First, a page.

Photo of Toby Gustafson holding a Florida bass caught on a recent trip to the Everglades
With the beginning of a new fishing season, let’s focus on a few ideas that might improve the number of fish you catch. Start by cleaning out, re-organizing and replenishing the contents of your tackle boxes. Clean and lubricate reels and replace old line. Inspect and repair fishing rods, as needed, and be sure that line guides and rod tips are tight and smooth to the touch.
When fishing is slow, successful anglers down-size fishing outfits, line and bait, because “smaller is better”, particularly on Lake Norman were shad and herring are not as large as forage fish in other area lakes. Also, some believe that predator fish are more likely to eat a snack (small bait), than a meal (large bait) when resting or inactive.
Veteran anglers have learned that finding fish is far more important than continuously switching lures. They use a few “go to” baits” while trying to determine the pattern of the day. The baits they use to probe the water column are pre-tied to fishing rods and placed on the boat’s casting platform or in rod holders for quick access.
Lake Norman’s baitfish are colored shades of silver and black. When motionless, they appear almost invisible to predators, but as they move about, the shiny flashes of their scales give them away. Silver sided lures with black markings, chartreuse, blue, green and crawfish are all colors that LKN fish prefer.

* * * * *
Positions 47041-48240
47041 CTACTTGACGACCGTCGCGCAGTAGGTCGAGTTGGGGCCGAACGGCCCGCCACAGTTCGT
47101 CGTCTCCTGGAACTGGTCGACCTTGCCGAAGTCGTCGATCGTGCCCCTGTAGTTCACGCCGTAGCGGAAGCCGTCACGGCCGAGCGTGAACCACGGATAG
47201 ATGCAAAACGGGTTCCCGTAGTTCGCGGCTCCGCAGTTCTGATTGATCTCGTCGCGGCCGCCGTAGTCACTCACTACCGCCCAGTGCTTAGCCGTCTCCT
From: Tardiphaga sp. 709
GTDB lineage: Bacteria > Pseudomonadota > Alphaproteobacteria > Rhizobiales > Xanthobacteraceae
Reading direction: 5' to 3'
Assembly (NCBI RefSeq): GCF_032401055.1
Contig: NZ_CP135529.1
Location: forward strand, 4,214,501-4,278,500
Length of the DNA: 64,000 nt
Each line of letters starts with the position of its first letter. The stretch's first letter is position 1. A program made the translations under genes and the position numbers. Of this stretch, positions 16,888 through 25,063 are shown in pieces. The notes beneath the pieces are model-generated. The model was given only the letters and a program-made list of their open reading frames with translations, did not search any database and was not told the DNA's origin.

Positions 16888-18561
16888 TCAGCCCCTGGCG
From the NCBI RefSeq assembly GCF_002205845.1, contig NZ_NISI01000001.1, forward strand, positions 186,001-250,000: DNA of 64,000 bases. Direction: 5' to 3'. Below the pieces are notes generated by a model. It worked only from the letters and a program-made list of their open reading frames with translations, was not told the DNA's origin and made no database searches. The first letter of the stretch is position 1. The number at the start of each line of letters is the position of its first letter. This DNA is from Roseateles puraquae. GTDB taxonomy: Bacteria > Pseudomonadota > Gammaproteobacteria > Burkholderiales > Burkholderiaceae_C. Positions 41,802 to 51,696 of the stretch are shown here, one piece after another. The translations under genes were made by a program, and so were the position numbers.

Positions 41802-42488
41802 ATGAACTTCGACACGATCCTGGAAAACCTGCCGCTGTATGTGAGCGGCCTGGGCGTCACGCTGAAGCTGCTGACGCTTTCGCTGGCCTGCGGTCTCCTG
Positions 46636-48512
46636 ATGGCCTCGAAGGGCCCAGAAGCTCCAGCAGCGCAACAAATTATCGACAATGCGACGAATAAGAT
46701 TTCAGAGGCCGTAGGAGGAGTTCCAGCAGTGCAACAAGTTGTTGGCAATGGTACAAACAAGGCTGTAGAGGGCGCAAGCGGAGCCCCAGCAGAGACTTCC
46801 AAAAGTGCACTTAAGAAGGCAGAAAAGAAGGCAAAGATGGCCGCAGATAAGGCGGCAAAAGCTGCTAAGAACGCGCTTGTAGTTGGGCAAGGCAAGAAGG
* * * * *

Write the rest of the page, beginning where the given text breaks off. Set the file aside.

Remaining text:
Lake Norman is a relatively deep body of water where stripers, hybrids, bass, perch and catfish spend considerable time near on or near the bottom in water from twenty to sixty feet deep. In 2016, spend some time probing deep humps, drop offs and brush piles, all likely spots when fishing is slow.
Free Fishing Seminar: “How Marine Electronics Have Reshaped the Sport of Fishing” will be presented by Jake Bussolini at Gander Mountain, Exit 36 on March 16, 2016 from 6:30 p.m. – 8:00 p.m. Contact 704-658-0822 for additional information.
Hot Spots of the Week:
The Hot Spots of the Week are the warm waters near the Marshall Steam Plant (Marker 15), where bass, stripers and schools of white perch are feeding on baitfish that have taken up residence to avoid colder waters.
Tips from Capt. Gus:
If you need rod or reel service, contact Frank Parsons at Tackle Town (704 483 1007) 4705 Cousin Lane, Maiden, NC 28650. He will clean, repair and restore your fishing tackle to a like-new condition at a reasonable price.
The surface water temperature varies by location, but is mainly in the high forties and low fifties in open waters not affected by the power plants. The water level is about 3.0′ below full pond on Lake Norman and 2.6′ below on Mountain Island Lake.
Capt. Gus Gustafson of Lake Norman Ventures, Inc. is an outdoor columnist and a full time Professional Fishing Guide on Lake Norman, NC. Visit his web site, www.Fishingwithgus.com or call 704-617-6812. For additional information, e-mail him at Gus@lakenorman.com